Below is a snippet from my upcoming Off-The-Grid book, which I hope to release in the near future. I have received a ton of questions regarding my off-the-grid project, especially about my difficulties dealing with general contractors. Anyone who has built a house or done some major remodeling knows dealing with contractors can be a serious pain in the you-know-what. There is a lot more to this chapter that I have not included, such as my advice on how to deal with bad contractors, and how to find a good one. To see the entire chapter you will just have to be patient and wait for the book to come out 🙂
One thing I will say, is I think this could possibly be the most important chapter in the entire book, so I hope you enjoy Gary’s unfiltered honesty snippet.
My Experiences and Brutal Honesty
Urban legends about dealing with bad contractors are notoriously plentiful, and most do not have a happy ending. In fact, the hiring and management of a general contractor can be so risky and time-consuming that I’ve devoted this entire chapter to the topic. I hope this advice will spare you the all-too-common headaches associated with builders.
Let’s face it: There are numerous websites, and even TV shows portraying the horror-story-of-the-day concerning home improvement and new house construction. Many marriages have ended, properties have been foreclosed on, and financial ruin has been caused by dishonest general contractors.
I have been dealing with general contractors for almost 20 years, ever since I bought my very first property: a condo in San Diego, California. Over the years I have owned: said condo, three houses (all built from scratch), rental houses, investment properties, and even a couple four-plex apartment buildings. So I have had a wide variety of dealings and experiences with construction workers over the years.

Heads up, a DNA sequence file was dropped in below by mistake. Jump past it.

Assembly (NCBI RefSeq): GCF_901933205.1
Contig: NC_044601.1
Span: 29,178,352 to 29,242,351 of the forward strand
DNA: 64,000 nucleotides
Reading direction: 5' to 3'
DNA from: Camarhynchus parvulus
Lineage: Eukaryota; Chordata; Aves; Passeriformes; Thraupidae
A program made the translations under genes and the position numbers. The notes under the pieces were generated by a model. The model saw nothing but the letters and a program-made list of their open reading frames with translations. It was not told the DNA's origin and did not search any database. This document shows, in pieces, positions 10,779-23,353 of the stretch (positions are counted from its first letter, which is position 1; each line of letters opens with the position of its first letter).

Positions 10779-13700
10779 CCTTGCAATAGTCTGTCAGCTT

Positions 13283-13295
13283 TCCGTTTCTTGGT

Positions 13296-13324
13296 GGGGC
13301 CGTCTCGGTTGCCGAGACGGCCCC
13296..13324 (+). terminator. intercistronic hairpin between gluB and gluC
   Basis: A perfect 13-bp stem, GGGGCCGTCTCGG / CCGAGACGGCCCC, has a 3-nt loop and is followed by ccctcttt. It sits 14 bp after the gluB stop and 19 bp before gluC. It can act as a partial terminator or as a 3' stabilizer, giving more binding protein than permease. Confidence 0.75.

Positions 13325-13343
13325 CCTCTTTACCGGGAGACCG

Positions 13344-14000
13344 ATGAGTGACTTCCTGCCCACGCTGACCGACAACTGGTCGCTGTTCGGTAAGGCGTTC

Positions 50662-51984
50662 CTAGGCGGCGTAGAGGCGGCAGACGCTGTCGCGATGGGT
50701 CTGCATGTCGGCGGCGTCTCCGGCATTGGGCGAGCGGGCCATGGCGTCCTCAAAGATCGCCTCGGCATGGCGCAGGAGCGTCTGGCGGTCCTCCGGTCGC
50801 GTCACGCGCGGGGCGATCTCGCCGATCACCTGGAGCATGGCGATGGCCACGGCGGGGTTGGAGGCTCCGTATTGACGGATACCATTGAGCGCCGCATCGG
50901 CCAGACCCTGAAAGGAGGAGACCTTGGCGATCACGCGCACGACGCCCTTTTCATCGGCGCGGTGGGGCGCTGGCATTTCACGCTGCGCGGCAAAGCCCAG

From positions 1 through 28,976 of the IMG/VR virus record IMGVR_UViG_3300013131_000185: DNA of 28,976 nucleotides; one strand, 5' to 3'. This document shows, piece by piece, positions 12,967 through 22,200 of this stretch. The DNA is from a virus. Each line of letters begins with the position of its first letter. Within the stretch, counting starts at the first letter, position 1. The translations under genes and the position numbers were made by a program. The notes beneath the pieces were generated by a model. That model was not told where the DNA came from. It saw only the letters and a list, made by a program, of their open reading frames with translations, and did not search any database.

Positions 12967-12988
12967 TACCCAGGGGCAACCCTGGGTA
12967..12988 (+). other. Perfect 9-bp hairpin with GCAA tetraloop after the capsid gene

Now this may sound a little negative, but there is no other way to put it: Dealing with contractors is the most difficult part of the building process for would-be off-gridders… period!
Okay, I’m sure I just offended a lot of people who are in the trade, but there are probably a great deal more saying that I’m dead on with my viewpoint.
This world-wary advice comes not only from my experiences, but the stories of others as well. I also have many friends in the business, so I have an outside and inside perspective to the industry. Yet even with my vast experience dealing with contractors, and with my background in law enforcement, I’m still not immune to being duped by a dishonest builder.
Here’s the tricky part: There is no perfect system to pick a contractor, they can be very unreliable, and can turn on you in a split second. It’s truly buyer beware.
In fact, if you have to use contractors to help you build your off-the-grid property, it will be the hardest part of the project. But I think by understanding this, you will be more mentally prepared to deal with the issues of construction as they arise.
Now, even if you have the best contractor on the planet, when it comes to building a house, things are going to go wrong. That is just the way it is. The good news is in almost all cases these issues and problems can be corrected. And even though most contractors act like your project is the equivalent of designing and building the space shuttle, it is really nothing more than a box structure created mostly of wood, steel and concrete.
Most of us will need to at least have a couple contractors involved in our project. I have done a lot of home improvement and construction on my own over the years, but there are times when it is better to use a professional. So, here is my hard-won advice about doing the best you can in what is often a difficult situation.
The Bad Builder’s Mindset and Where They Come From: Hello, Joe Six-Pack!
Okay, I’m about to ruffle some feathers, but those who know me know I say it like it is. We are talking about one of the biggest decisions and financial investments you will make in your lifetime, so I think it is important to understand the mindset of the average “bad” general contractor, as seen by Gary.